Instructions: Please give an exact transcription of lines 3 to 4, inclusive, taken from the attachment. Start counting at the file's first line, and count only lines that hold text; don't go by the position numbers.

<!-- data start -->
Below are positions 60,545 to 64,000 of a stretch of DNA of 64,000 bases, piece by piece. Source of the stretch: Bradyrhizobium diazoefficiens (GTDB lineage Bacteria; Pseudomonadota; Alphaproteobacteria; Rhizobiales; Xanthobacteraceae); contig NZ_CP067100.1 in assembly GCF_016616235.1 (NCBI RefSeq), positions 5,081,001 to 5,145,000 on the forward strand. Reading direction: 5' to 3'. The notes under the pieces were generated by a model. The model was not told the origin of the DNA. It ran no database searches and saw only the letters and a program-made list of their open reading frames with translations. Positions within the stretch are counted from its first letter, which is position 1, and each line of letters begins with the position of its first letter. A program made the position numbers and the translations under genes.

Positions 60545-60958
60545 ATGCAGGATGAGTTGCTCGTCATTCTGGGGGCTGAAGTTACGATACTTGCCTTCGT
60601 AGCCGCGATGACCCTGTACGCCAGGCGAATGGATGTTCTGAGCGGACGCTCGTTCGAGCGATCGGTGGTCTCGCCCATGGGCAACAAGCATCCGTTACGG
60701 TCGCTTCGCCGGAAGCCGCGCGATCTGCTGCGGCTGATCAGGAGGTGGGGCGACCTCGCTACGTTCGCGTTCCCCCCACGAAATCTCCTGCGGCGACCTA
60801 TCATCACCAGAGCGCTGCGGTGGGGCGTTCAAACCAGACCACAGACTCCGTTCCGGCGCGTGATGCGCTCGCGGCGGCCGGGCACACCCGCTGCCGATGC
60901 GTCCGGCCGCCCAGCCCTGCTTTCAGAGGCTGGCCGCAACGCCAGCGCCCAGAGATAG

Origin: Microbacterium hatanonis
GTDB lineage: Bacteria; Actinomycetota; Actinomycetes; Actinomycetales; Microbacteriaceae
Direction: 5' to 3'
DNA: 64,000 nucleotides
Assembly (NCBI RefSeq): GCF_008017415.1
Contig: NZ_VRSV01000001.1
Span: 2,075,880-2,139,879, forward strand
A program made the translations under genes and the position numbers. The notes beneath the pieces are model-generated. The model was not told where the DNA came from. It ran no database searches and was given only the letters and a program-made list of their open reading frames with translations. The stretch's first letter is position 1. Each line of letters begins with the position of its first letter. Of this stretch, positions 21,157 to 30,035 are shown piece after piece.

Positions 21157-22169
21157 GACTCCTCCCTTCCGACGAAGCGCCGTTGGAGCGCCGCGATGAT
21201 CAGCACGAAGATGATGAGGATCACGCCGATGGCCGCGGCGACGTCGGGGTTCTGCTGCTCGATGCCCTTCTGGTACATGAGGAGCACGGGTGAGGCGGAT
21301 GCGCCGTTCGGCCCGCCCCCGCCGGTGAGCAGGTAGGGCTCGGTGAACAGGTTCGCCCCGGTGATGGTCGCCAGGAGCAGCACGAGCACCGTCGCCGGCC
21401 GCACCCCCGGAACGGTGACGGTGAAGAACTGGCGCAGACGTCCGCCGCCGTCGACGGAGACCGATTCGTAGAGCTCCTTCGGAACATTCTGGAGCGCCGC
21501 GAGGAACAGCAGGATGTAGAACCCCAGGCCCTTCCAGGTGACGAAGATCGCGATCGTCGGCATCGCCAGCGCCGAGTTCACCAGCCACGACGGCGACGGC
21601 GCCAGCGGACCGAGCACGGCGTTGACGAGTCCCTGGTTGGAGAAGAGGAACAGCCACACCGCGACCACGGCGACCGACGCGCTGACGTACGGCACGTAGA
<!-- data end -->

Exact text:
60545 ATGCAGGATGAGTTGCTCGTCATTCTGGGGGCTGAAGTTACGATACTTGCCTTCGT
60601 AGCCGCGATGACCCTGTACGCCAGGCGAATGGATGTTCTGAGCGGACGCTCGTTCGAGCGATCGGTGGTCTCGCCCATGGGCAACAAGCATCCGTTACGG